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Mol Cell Biol. 2014 May;34(9):1538-46. doi: 10.1128/MCB.00057-14. Epub 2014 Feb 24.

Kinases and pseudokinases: lessons from RAF.

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Department of Pathology and Immunology, Washington University School of Medicine, St. Louis, Missouri, USA.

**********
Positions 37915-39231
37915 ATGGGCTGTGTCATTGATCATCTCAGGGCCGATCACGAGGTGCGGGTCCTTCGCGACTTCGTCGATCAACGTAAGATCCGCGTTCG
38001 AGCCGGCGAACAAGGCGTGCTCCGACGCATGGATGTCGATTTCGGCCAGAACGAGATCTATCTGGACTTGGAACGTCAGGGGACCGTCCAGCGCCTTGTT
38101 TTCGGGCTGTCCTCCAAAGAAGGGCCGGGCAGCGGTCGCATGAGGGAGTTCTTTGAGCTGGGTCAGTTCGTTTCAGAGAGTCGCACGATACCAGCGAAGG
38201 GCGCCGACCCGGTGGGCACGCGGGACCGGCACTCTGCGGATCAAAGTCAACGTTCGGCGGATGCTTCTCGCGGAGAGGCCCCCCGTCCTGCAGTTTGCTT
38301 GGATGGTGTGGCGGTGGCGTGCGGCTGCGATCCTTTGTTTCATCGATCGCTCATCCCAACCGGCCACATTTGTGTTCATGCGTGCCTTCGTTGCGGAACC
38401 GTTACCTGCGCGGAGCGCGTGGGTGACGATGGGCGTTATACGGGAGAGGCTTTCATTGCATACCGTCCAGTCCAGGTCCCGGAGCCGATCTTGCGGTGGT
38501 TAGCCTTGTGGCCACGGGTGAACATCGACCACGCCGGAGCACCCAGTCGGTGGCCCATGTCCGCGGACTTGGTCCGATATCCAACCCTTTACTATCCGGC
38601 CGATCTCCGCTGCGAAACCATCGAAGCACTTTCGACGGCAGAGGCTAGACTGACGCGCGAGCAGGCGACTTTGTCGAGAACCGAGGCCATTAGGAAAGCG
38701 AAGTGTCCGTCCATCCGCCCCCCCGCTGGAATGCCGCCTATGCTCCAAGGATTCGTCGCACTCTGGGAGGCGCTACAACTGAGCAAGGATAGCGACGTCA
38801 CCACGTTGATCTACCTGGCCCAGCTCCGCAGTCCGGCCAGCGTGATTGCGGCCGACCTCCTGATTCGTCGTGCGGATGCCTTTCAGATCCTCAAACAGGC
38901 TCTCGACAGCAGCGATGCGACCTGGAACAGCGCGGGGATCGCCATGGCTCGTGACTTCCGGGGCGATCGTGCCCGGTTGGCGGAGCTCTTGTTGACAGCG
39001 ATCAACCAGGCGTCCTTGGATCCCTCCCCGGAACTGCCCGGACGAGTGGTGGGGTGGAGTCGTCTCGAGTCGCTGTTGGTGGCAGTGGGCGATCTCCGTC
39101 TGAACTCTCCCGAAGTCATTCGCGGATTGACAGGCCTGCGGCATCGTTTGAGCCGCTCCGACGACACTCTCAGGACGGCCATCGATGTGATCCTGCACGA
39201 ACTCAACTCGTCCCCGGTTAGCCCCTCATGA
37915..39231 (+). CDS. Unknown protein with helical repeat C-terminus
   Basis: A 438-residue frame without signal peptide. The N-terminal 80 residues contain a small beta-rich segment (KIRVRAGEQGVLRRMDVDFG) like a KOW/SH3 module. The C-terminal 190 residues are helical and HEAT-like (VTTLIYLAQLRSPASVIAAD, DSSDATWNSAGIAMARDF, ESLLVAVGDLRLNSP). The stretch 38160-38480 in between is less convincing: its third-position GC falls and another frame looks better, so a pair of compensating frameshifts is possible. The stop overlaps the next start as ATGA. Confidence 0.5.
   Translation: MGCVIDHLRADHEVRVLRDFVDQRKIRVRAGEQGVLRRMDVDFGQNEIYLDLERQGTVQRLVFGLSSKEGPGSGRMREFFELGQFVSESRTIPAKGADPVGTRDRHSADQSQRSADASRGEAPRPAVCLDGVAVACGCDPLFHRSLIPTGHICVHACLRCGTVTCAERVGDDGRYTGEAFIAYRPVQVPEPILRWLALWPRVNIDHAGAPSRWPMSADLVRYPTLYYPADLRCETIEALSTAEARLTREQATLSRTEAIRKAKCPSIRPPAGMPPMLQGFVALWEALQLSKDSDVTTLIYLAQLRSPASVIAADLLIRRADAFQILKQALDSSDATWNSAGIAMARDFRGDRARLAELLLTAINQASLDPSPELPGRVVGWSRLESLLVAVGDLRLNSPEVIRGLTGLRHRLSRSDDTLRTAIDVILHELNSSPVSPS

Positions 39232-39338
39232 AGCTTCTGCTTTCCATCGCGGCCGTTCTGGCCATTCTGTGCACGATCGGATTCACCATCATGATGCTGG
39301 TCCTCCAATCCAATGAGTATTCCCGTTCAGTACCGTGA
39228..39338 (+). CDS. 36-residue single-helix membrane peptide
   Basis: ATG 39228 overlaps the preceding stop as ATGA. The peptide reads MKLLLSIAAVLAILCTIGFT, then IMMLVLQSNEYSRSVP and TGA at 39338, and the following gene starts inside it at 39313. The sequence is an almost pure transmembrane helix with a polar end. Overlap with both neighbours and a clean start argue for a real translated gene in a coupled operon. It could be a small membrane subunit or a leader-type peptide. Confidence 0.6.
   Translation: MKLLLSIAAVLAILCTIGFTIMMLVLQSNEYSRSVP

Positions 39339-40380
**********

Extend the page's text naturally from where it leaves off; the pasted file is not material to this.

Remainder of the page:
Protein kinases are thought to mediate their biological effects through their catalytic activity. The large number of pseudokinases in the kinome and an increasing appreciation that they have critical roles in signaling pathways, however, suggest that catalyzing protein phosphorylation may not be the only function of protein kinases. Using the principle of hydrophobic spine assembly, we interpret how kinases are capable of performing a dual function in signaling. Its first role is that of a signaling enzyme (classical kinases; canonical), while its second role is that of an allosteric activator of other kinases or as a scaffold protein for signaling in a manner that is independent of phosphoryl transfer (classical pseudokinases; noncanonical). As the hydrophobic spines are a conserved feature of the kinase domain itself, all kinases carry an inherent potential to play both roles in signaling. This review focuses on the recent lessons from the RAF kinases that effectively toggle between these roles and can be "frozen" by introducing mutations at their hydrophobic spines.

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